International Journal of Environmental Research and Public Health
Wang, Kaiwen, Shuang Zhong, Xiaoye Wang, Zhe Wang, Lianping Yang, Qiong Wang, Suhan Wang, Rongrong Sheng, Rui Ma, Shao Lin*, Wenyu Liu, Rongqiang Zu, and Cunrui Huang
Background: Tornadoes are one of the deadliest disasters but their health impacts in China are poorly investigated. This study aimed to assess the public health risks and impact of an EF-4 tornado outbreak in Funing, China; Methods: A retrospective analysis on the characteristics of tornado-related deaths and injuries was conducted based on the database from the Funing’s Center for Disease Control and Prevention (CDC) and Funing People’s Hospital. A change-point time-series analysis of weekly incidence for the period January 2010 to September 2016 was used to identify sensitive infectious diseases to the tornado; Results: The 75 to 84 years old group was at the highest risk of both death (RR = 82.16; 95% CIs = 19.66, 343.33) and injury (RR = 31.80; 95% CI = 17.26, 58.61), and females were at 53% higher risk of death than males (RR = 1.53; 95% CIs = 1.02, 2.29). Of the 337 injuries, 274 injuries (81%) were minor. Most deaths occurred indoors (87%) and the head (74%) was the most frequent site of trauma during the tornado. Five diseases showed downward change-points; Conclusions: The experience of the Funing tornado underscores the relative danger of being indoors during a tornado and is successful in avoiding epidemics post-tornado. Current international safety guidelines need modification when generalized to China.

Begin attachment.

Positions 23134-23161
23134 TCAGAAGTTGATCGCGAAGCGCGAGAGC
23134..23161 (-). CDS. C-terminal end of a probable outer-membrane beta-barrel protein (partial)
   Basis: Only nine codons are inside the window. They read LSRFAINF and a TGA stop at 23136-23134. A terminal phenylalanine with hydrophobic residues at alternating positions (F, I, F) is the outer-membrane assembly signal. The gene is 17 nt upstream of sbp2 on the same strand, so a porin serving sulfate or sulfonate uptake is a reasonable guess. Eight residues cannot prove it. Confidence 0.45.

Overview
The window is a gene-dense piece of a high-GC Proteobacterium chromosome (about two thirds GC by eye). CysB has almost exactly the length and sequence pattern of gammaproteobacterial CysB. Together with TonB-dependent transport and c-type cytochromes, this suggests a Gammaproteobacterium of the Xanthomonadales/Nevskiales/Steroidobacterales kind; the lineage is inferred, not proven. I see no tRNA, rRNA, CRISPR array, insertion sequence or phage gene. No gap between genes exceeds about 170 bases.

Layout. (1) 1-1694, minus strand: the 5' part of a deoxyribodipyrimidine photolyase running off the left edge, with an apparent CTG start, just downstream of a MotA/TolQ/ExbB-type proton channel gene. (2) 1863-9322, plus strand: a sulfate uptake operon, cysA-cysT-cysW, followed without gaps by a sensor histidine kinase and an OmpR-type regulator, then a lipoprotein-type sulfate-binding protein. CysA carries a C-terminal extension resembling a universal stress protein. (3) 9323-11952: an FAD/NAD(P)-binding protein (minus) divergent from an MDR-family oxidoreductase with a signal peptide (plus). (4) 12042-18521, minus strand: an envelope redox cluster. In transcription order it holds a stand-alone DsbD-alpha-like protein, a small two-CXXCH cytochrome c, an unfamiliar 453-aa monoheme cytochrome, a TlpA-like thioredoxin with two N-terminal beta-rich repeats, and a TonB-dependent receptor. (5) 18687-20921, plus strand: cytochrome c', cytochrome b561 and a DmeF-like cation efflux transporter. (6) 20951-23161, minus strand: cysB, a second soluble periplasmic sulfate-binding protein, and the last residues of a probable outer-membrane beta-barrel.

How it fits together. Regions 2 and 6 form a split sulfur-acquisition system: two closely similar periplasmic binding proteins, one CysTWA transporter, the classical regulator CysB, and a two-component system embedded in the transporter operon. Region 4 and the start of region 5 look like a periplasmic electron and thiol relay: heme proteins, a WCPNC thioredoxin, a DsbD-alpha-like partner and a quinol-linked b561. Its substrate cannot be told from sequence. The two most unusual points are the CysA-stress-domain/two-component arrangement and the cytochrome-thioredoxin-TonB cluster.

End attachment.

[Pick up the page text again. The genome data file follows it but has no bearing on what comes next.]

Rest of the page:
* Denotes CSDA Associates, Affiliates, and Staff
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